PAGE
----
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Oncogene. 2009 Apr 9;28(14):1682-93. doi: 10.1038/onc.2009.23. Epub 2009 Mar 2.

Subtelomeric DNA hypomethylation is not required for telomeric sister chromatid exchanges in ALT cells.

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  • 1Faculty of Medicine, Genetic and Epigenetic Alterations of The Genome Group, de Duve Institute, Catholic University of Louvain, Brussels, Belgium.

Abstract

Most human tumor cells acquire immortality by activating the expression of telomerase, a ribonucleoprotein that maintains stable telomere lengths at chromosome ends throughout cell divisions. Other tumors use an alternative mechanism of telomere lengthening (ALT), characterized by high frequencies of telomeric sister chromatid exchanges (T-SCEs). Mechanisms of ALT activation are still poorly understood, but recent studies suggest that DNA hypomethylation of chromosome ends might contribute to the process by facilitating T-SCEs. Here, we show that ALT/T-SCE(high) tumor cells display low DNA-methylation levels at the D4Z4 and DNF92 subtelomeric sequences. Surprisingly, however, the same sequences retained high methylation levels in ALT/T-SCE(high) SV40-immortalized fibroblasts. Moreover, T-SCE rates were efficiently reduced by ectopic expression of active telomerase in ALT tumor cells, even though subtelomeric sequences remained hypomethylated. We also show that hypomethylation of subtelomeric sequences in ALT tumor cells is correlated with genome-wide hypomethylation of Alu repeats and pericentromeric Sat2 DNA sequences. Overall, this study suggests that, although subtelomeric DNA hypomethylation is often coincident with the ALT process in human tumor cells, it is not required for T-SCE.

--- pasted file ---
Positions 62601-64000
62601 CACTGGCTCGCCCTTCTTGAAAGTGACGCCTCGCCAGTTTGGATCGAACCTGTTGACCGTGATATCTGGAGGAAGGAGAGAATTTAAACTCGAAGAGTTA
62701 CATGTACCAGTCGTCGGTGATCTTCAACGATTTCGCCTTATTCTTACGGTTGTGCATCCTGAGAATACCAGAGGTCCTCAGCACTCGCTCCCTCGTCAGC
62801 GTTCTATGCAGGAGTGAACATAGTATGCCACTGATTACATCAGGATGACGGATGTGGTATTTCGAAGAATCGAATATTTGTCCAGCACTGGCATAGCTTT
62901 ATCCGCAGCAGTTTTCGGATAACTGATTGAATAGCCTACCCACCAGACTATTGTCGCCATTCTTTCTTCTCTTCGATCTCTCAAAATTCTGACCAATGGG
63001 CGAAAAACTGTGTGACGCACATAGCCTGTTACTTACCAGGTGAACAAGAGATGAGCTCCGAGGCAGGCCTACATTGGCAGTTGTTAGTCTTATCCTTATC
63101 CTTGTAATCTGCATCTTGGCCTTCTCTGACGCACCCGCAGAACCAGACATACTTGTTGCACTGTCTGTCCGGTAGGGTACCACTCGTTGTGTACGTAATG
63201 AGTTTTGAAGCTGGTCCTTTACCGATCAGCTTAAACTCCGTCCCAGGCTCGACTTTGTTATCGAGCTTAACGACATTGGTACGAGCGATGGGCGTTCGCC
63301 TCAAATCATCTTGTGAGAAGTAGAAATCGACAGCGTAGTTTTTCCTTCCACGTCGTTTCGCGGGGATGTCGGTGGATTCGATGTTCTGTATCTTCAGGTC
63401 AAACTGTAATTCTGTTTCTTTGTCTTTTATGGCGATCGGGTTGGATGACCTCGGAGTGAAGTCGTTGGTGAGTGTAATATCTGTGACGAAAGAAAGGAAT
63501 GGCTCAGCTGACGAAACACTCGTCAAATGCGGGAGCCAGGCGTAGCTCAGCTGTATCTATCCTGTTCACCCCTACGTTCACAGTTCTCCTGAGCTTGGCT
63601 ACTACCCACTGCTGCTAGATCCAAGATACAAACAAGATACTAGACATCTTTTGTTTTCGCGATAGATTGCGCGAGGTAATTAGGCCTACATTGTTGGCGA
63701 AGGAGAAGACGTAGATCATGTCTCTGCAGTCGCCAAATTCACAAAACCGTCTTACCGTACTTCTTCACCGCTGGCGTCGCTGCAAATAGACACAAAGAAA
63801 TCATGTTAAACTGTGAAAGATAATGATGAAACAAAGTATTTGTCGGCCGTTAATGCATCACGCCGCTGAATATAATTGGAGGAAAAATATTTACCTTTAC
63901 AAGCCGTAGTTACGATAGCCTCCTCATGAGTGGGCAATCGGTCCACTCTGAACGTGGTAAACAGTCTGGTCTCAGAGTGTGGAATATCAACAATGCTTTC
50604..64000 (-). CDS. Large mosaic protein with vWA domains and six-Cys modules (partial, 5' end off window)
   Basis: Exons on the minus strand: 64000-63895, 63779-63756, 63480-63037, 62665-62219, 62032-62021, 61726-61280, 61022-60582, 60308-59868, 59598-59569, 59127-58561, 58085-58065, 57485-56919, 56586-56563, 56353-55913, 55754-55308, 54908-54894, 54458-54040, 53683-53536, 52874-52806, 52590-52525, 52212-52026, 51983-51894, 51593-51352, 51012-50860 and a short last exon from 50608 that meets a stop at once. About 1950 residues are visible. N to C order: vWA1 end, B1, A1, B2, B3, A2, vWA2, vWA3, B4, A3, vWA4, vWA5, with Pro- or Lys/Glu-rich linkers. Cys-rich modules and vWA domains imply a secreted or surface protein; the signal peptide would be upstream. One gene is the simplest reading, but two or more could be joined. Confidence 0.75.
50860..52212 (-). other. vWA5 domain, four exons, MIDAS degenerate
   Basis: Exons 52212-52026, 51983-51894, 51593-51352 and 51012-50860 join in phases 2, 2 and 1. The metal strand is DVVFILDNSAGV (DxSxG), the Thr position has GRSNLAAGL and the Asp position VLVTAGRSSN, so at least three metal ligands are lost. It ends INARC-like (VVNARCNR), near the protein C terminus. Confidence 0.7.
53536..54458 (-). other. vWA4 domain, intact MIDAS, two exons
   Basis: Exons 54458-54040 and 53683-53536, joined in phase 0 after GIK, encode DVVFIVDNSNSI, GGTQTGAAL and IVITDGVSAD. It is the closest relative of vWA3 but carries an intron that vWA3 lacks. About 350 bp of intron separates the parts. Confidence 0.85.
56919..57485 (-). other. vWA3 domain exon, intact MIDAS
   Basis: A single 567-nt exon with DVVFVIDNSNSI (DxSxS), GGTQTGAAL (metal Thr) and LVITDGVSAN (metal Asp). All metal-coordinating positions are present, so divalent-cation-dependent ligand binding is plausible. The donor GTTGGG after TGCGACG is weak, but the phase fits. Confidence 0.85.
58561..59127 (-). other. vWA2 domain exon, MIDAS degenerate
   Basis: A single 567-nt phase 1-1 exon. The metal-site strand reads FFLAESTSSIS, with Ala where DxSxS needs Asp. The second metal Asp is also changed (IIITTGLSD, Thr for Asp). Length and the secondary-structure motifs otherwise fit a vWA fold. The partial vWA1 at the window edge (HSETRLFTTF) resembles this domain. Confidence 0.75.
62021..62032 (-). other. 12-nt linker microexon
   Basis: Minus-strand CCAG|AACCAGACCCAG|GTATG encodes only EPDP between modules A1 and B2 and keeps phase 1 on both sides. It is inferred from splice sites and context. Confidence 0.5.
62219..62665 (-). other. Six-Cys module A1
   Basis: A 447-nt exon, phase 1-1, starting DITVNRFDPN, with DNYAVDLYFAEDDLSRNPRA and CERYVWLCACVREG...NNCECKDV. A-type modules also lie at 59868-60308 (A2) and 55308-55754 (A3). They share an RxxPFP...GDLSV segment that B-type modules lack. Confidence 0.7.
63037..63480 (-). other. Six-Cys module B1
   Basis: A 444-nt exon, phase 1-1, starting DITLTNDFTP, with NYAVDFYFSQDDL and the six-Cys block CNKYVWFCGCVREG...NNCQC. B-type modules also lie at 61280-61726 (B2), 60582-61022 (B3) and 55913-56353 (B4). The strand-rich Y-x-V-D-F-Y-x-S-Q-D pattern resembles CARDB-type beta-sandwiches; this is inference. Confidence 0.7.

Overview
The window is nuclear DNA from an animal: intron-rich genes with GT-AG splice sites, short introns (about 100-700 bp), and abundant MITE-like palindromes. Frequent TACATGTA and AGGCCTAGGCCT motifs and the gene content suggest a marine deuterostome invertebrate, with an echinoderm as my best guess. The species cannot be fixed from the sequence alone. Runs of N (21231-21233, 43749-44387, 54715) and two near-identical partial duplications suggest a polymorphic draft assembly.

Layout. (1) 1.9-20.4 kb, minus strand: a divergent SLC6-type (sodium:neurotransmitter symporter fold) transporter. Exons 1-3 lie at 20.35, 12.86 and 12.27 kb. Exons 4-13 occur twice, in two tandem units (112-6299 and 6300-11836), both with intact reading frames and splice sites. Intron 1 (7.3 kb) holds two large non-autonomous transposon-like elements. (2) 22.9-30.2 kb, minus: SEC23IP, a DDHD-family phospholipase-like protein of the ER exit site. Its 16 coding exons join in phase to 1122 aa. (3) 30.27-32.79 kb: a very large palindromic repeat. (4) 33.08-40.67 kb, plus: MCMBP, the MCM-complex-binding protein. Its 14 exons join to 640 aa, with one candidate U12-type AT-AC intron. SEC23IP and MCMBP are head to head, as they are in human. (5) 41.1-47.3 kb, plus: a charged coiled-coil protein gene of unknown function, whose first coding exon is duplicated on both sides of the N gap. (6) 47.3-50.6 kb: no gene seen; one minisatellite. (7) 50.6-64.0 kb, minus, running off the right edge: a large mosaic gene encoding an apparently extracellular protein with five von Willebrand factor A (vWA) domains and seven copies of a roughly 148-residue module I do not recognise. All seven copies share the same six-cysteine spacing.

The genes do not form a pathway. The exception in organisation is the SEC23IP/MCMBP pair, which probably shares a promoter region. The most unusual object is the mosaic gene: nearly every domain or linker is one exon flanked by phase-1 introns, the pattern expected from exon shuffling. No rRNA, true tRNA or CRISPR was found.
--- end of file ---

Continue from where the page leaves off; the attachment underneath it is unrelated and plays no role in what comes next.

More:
[PubMed - indexed for MEDLINE]
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